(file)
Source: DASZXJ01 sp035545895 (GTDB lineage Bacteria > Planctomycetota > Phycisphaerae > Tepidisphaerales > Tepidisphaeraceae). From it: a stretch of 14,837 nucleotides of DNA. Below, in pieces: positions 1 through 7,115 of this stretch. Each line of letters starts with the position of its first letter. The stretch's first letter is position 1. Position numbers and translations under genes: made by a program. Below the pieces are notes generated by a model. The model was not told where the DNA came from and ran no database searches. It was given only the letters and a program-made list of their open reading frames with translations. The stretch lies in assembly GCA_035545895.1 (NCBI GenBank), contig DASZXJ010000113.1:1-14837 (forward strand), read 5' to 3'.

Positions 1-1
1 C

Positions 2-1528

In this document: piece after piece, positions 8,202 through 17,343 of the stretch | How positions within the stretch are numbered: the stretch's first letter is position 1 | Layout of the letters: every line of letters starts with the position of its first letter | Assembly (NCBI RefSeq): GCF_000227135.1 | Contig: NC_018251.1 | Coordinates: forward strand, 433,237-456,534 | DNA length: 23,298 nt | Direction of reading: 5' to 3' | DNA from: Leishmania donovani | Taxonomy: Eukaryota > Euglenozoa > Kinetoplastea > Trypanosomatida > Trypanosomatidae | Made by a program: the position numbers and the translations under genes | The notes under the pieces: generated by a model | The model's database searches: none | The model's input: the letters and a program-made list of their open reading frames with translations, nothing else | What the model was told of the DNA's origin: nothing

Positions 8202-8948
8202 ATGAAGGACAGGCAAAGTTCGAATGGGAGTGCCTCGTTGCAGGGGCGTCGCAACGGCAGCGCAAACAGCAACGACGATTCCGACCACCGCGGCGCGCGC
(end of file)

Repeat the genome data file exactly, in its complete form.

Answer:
Source: DASZXJ01 sp035545895 (GTDB lineage Bacteria > Planctomycetota > Phycisphaerae > Tepidisphaerales > Tepidisphaeraceae). From it: a stretch of 14,837 nucleotides of DNA. Below, in pieces: positions 1 through 7,115 of this stretch. Each line of letters starts with the position of its first letter. The stretch's first letter is position 1. Position numbers and translations under genes: made by a program. Below the pieces are notes generated by a model. The model was not told where the DNA came from and ran no database searches. It was given only the letters and a program-made list of their open reading frames with translations. The stretch lies in assembly GCA_035545895.1 (NCBI GenBank), contig DASZXJ010000113.1:1-14837 (forward strand), read 5' to 3'.

Positions 1-1
1 C

Positions 2-1528

In this document: piece after piece, positions 8,202 through 17,343 of the stretch | How positions within the stretch are numbered: the stretch's first letter is position 1 | Layout of the letters: every line of letters starts with the position of its first letter | Assembly (NCBI RefSeq): GCF_000227135.1 | Contig: NC_018251.1 | Coordinates: forward strand, 433,237-456,534 | DNA length: 23,298 nt | Direction of reading: 5' to 3' | DNA from: Leishmania donovani | Taxonomy: Eukaryota > Euglenozoa > Kinetoplastea > Trypanosomatida > Trypanosomatidae | Made by a program: the position numbers and the translations under genes | The notes under the pieces: generated by a model | The model's database searches: none | The model's input: the letters and a program-made list of their open reading frames with translations, nothing else | What the model was told of the DNA's origin: nothing

Positions 8202-8948
8202 ATGAAGGACAGGCAAAGTTCGAATGGGAGTGCCTCGTTGCAGGGGCGTCGCAACGGCAGCGCAAACAGCAACGACGATTCCGACCACCGCGGCGCGCGC